It is very sad to see such languages die due to either their speakers dying out or them shifting to another language.

B- Ongota:

Ongota language is also an endangered language native to the southwest of Ethiopia. It is the language of the ethnic Ongota population.

It was reported in 2012 that out of the 115 members of the Ongota people, only 12 elderly spoke the language as the rest switched to another language which is the Tsamai language.

The reason for the language’s endangerment, according to studies, is the Ongota men marrying from outside the communities. This led to the born children speaking their mothers’ languages and not the fathers’.

C-    Korandje:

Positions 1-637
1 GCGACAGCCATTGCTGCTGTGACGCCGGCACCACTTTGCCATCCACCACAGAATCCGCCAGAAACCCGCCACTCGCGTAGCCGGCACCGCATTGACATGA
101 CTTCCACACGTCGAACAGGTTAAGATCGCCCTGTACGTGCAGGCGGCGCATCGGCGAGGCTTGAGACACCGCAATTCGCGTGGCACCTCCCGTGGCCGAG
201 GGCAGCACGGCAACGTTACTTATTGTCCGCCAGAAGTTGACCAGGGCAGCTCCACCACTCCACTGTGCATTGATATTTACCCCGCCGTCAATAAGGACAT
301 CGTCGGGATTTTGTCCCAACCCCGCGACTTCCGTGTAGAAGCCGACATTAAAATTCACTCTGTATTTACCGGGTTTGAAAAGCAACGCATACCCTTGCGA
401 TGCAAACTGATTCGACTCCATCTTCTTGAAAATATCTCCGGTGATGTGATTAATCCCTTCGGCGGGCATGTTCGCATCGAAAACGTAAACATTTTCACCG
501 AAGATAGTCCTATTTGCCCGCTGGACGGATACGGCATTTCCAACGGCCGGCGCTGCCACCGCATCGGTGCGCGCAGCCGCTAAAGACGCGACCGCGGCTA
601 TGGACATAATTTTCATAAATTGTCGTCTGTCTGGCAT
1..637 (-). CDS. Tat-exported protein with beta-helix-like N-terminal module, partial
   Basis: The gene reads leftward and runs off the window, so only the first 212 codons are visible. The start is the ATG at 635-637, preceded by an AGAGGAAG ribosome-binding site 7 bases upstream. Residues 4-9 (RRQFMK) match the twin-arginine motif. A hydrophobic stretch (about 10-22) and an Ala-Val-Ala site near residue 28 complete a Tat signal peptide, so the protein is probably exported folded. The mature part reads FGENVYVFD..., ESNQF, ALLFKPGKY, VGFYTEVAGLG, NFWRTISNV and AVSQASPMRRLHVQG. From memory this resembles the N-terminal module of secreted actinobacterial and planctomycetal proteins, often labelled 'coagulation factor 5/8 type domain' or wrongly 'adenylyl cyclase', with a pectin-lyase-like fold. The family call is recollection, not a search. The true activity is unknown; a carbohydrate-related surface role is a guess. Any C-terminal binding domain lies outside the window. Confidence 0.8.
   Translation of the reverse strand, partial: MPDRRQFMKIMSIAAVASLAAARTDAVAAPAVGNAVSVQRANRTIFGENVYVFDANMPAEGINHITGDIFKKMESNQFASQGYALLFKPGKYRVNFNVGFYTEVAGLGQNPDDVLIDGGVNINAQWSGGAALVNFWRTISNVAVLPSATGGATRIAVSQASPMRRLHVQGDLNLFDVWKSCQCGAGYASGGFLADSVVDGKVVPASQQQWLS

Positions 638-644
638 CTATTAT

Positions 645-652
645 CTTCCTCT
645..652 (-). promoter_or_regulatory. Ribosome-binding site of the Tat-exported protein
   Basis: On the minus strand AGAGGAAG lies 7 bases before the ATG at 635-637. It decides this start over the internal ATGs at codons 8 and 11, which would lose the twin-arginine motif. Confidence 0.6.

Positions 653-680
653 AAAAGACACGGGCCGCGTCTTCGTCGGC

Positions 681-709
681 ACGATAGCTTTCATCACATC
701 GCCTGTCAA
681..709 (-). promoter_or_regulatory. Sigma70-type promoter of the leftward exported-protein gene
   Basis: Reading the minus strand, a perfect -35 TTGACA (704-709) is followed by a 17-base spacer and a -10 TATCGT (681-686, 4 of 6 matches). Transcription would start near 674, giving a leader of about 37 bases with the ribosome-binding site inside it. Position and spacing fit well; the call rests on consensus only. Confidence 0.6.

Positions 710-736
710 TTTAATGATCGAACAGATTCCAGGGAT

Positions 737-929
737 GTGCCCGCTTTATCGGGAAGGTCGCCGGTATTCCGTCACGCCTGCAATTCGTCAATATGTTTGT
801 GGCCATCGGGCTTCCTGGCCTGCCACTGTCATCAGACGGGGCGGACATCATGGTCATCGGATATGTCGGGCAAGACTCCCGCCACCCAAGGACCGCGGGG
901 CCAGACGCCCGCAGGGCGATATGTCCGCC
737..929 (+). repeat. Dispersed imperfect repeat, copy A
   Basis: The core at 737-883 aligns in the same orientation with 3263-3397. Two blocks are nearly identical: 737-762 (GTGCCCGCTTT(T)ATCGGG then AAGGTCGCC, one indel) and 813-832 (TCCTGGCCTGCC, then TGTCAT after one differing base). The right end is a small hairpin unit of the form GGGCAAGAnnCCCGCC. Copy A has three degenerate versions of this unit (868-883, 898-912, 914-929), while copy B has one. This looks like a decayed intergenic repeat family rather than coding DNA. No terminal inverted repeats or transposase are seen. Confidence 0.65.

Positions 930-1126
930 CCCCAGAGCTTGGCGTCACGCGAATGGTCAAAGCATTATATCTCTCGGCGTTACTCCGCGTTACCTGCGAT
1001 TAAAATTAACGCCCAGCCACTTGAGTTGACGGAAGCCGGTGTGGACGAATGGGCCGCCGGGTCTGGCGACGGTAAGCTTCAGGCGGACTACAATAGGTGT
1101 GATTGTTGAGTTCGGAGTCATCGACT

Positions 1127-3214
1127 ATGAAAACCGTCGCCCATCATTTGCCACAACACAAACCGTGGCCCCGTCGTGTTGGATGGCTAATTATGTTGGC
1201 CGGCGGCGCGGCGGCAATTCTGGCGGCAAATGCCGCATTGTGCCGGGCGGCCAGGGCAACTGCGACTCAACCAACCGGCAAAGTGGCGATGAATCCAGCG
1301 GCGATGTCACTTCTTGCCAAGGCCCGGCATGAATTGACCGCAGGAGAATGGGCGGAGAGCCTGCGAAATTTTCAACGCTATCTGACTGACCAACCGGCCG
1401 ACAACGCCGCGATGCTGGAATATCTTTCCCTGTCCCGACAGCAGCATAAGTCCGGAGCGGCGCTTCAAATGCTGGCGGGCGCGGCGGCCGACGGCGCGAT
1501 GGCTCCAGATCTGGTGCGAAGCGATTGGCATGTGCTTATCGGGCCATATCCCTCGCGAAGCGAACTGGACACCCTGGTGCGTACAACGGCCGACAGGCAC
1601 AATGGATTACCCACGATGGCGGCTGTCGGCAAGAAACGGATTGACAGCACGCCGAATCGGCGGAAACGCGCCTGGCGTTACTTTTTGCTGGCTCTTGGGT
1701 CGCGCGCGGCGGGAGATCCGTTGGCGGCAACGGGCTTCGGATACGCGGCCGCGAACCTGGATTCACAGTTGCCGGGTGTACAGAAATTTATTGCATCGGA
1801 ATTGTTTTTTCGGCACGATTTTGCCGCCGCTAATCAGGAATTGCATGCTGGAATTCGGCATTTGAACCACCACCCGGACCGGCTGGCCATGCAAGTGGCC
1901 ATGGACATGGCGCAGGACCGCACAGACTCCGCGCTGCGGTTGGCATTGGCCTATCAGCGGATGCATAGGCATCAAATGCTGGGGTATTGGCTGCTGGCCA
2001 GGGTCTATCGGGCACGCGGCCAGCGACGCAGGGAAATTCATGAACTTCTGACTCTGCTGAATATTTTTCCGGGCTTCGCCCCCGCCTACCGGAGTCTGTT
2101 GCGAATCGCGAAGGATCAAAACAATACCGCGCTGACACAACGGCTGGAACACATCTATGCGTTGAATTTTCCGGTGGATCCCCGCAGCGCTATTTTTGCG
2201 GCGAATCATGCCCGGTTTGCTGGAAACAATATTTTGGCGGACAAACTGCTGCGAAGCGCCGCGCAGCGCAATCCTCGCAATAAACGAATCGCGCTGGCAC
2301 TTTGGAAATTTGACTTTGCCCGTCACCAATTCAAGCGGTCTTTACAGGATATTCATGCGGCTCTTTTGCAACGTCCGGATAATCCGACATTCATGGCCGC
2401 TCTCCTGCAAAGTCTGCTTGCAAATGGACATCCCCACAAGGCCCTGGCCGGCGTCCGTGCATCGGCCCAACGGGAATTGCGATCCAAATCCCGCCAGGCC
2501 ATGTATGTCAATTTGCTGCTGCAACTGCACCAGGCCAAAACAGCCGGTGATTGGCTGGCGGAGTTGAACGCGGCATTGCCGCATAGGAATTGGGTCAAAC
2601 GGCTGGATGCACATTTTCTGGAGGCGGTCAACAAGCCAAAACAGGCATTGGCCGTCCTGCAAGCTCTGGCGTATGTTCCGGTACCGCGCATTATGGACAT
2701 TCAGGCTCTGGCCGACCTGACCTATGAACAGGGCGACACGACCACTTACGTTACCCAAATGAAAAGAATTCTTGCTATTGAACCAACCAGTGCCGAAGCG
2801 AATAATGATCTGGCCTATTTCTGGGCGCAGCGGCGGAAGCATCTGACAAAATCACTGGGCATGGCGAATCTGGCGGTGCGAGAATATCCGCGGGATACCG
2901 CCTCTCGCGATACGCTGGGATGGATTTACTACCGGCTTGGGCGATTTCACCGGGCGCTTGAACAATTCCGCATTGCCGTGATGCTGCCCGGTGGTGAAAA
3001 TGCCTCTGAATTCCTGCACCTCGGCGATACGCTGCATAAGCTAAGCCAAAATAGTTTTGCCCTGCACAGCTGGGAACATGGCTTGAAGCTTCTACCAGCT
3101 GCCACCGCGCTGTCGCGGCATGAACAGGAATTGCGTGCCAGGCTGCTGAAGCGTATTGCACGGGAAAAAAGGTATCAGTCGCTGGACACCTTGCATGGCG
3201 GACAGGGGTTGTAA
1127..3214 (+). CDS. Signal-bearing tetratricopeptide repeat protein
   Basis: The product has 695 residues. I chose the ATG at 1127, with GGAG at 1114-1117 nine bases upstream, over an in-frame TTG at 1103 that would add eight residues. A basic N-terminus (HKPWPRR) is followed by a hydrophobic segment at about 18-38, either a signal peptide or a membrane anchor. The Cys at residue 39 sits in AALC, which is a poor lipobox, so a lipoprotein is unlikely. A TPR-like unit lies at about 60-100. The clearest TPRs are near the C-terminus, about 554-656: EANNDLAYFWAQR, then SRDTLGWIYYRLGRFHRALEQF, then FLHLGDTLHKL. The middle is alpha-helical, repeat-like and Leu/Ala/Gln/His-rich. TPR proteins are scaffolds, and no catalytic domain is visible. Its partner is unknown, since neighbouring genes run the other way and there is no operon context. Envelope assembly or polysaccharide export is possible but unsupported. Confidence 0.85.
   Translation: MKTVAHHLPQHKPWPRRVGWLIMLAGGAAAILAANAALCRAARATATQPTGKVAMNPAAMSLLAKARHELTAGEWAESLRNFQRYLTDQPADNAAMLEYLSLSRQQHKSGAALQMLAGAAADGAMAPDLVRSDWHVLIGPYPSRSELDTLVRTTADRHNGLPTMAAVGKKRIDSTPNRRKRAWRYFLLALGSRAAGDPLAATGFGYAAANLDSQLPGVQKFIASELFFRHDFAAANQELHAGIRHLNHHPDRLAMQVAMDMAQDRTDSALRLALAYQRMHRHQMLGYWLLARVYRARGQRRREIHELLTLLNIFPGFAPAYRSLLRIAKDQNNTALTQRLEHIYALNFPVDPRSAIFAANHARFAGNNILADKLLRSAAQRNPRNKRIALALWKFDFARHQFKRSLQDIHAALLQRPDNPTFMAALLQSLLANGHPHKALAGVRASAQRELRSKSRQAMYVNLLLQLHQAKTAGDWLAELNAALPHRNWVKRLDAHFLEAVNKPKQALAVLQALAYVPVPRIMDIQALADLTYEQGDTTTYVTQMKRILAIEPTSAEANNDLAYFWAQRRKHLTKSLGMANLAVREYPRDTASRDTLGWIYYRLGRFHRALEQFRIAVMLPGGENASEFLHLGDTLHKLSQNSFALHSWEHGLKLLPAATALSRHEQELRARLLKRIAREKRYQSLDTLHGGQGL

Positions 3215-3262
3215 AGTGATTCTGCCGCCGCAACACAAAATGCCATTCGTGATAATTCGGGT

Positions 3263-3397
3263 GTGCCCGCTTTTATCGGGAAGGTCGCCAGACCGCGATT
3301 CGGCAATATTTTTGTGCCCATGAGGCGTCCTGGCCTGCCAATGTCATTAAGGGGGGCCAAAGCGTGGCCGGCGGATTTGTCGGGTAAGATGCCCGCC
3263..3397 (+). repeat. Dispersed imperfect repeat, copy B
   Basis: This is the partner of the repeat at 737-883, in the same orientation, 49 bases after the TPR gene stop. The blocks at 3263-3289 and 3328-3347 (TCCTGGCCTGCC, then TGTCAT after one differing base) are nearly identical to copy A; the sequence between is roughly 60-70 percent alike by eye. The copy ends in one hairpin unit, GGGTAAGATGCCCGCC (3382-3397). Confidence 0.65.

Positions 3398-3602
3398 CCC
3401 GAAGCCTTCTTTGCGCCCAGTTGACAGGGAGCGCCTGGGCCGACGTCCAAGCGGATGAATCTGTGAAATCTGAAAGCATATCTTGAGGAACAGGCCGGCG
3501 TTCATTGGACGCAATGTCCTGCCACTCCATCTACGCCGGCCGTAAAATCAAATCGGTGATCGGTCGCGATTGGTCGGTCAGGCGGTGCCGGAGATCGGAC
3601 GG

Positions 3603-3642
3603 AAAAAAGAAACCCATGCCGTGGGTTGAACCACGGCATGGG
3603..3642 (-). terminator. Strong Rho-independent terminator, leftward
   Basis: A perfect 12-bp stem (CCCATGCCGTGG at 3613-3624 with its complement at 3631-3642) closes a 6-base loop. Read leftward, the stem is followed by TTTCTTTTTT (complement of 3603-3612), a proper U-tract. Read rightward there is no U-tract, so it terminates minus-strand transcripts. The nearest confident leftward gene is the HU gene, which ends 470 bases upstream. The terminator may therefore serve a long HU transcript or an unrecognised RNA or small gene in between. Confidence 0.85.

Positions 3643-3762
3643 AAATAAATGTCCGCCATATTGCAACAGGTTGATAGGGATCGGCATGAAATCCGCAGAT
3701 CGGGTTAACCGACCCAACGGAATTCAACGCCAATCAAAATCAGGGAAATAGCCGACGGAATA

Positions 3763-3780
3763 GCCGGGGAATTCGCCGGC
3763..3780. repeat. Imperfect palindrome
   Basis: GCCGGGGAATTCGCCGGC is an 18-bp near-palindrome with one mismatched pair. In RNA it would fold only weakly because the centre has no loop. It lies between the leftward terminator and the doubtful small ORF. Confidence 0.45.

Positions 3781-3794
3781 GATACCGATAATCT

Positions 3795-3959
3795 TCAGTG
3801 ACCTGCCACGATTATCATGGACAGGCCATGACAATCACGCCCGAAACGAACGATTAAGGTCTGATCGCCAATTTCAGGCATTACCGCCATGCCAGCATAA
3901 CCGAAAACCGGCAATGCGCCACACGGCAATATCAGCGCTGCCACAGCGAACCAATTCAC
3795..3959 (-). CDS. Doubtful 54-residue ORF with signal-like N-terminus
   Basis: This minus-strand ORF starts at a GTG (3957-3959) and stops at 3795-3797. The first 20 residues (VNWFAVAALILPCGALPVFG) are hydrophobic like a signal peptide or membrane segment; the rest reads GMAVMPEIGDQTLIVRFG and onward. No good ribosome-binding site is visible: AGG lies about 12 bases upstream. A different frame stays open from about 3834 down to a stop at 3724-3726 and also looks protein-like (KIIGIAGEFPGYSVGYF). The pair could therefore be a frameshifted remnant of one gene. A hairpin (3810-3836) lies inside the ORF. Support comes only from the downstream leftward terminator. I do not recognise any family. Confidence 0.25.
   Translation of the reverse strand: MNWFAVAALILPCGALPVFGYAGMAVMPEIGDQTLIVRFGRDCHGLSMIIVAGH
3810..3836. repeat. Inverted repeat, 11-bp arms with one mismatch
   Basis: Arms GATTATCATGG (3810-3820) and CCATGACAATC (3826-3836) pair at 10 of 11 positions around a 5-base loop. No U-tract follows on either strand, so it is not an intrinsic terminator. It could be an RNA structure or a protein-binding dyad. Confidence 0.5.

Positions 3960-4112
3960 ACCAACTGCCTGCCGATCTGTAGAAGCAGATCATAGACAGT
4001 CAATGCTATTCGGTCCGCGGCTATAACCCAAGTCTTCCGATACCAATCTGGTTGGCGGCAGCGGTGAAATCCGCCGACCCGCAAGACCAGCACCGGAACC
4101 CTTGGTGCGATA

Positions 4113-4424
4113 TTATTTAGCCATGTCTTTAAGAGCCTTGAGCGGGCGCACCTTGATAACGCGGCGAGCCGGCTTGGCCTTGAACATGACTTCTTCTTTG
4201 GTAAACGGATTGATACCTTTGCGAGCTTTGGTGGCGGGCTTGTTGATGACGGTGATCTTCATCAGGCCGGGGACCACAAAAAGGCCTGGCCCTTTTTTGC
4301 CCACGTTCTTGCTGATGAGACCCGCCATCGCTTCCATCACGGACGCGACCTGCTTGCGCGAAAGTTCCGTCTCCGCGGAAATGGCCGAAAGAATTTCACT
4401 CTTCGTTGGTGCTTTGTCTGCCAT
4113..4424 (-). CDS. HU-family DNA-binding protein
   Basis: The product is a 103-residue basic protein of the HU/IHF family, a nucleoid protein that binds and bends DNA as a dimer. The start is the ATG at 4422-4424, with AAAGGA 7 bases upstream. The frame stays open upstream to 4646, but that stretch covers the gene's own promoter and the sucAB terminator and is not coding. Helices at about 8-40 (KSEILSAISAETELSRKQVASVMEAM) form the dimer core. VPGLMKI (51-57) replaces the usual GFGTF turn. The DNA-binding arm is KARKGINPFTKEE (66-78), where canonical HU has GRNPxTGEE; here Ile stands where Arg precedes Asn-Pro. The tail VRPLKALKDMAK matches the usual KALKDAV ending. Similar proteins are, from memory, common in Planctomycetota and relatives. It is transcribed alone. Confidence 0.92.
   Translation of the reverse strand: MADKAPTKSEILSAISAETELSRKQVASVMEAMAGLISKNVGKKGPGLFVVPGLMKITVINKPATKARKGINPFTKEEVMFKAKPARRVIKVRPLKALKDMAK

Korandje language is spoken by nearly 3000 people in the Algerian oasis of “Tabelbala”.

It is considered an endangered language as in recent years, parents no longer use Korandje to speak with their children, instead, they use Arabic.

Korandje is heavily influenced by the Amazigh/ Tamazight and Arabic languages. It is not taught in schools nor there were any books in the language but its speakers use a writing system for personal documentation.

D-    Yulu:

Yulu language is not endangered but is a vulnerable language.  It has around 13,000 speakers in two countries both South Sudan and the Central African Republic (CAR).

Sudan is doing great efforts to save some of its languages from being endangered, the country is promoting the use of local languages in schools to save the many endangered languages in it.